The read-only memory is also shown to have yet another, program address 58, input. This is usually a most significant bit level binary signal which serves to "move" the sequentially addressed memory positions between different bias control program combinations. This ability to select "different" programs gives the overall electrophotographic camera or like apparatus the capability for working with photoconductors having different requirements for optimum dynamic bias, for unique toner combinations having finitely different preferred bias voltage, and other parameters which serve to affect the optimum slope for the dynamic bias values. These external program selection data signals are externally developed, coupling 54 with the program selector 56 to deveop the program address byte signal 58.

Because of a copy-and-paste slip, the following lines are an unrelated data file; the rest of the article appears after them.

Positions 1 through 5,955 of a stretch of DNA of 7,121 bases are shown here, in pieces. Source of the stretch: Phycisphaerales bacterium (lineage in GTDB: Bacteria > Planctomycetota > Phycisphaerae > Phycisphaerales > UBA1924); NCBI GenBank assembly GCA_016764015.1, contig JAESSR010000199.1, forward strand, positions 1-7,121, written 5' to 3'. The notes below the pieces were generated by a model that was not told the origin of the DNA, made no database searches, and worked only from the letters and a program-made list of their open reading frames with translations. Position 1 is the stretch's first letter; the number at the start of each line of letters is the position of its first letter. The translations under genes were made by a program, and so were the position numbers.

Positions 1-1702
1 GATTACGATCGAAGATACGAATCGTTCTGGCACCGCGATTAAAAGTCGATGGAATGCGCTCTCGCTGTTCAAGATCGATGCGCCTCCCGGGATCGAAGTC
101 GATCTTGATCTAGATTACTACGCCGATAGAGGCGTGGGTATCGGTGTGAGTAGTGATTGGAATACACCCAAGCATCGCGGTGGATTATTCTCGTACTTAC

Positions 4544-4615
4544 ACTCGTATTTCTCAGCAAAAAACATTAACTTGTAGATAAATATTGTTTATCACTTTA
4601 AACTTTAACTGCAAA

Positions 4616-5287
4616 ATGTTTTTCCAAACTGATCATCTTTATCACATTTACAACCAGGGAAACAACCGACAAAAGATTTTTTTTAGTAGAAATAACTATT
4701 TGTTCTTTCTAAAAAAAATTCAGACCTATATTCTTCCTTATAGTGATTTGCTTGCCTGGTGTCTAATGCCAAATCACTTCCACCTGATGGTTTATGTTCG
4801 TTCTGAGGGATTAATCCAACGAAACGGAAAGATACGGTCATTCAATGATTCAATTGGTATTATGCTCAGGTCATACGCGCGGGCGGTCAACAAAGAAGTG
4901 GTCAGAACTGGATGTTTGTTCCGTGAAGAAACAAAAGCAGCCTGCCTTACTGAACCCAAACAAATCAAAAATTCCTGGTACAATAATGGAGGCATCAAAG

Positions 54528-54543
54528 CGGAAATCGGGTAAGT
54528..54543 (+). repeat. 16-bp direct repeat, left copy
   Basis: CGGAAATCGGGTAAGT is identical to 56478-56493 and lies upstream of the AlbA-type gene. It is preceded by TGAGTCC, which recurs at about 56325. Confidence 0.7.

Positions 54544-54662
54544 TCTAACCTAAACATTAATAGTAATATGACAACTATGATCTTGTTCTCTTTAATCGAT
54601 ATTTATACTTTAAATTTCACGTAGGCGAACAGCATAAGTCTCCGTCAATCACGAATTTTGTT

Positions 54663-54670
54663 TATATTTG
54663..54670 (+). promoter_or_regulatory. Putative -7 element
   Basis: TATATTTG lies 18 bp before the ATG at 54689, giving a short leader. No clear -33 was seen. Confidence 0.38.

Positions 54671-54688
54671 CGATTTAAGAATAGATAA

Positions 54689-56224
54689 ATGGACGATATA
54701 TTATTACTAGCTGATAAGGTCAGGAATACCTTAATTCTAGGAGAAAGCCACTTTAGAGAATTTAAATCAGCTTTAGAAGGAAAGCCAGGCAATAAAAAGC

The graphic depictation of FIG. 3 illustrates the general signal values attendant with the instant invention. The upper curve of FIG. 3 shows the usual dynamic curve associated with a typical electrophotographic medium, such as that taught by U.S. Pat. No. 4,025,339. Time period AA is when corona charging is allowed and the medium surface potential increases from a low level A1 of essentially zero volts, to a "fully charged" level A4. The cessation of charge shows an abrupt reversal of the curve 80 as steady, albeit slow intrinsic discharge starts. A brief intercycle time frame X is shown just before the time usually allowed for "exposure." In the representative curve both an ensuing "non-exposed" and "partially exposed" curve continuation is shown. With no exposing, the electric charge value gradually decreases through the "expose" time frame, the next intercycle period X' until a value 82AA is reached at the onset of the allocated image "toning" time frame AC. During toning the effective charge still gradually descends to a lower value 82BA at the time frame AC end, whereupon it enters the "don't care" after-cycle period AD, eventually discharging to near zero. When some exposure occurs during time frame AB, the charge will be proportionately lowered to a somewhat lesser value 82AB at the onset of the toning time frame AC, descending therefrom to a yet lower value 82BB with time. In both illustrative examples, the rate of change during the time frame AC is about that of part of an exponential curve. Looking further down on FIG. 3, the time frame AC is expanded between the limits 83A to 83B. That curve described by the legends 84A, 84B, 84C, 84D corresponds with an analog derived curve which is produced by the teaching associated with FIG. 1, whilst that curve described by the legends 85K, 85N, 85S, 85Z corresponds with a quasi-analog, step-like curve produced by the teaching associated with FIG. 2. The artisian will clearly note the correlation between the various values, e.g. 84B, 84C, etc., and the equivalent values 85N, 85S, etc., in the two curves. The values of the curves between BA2 and BA3; and the values between CA2 and CA3 correspond in shape proportion, although not necessarily value, with the curve found between A2 and A3 on the uppermost curve of FIG. 3.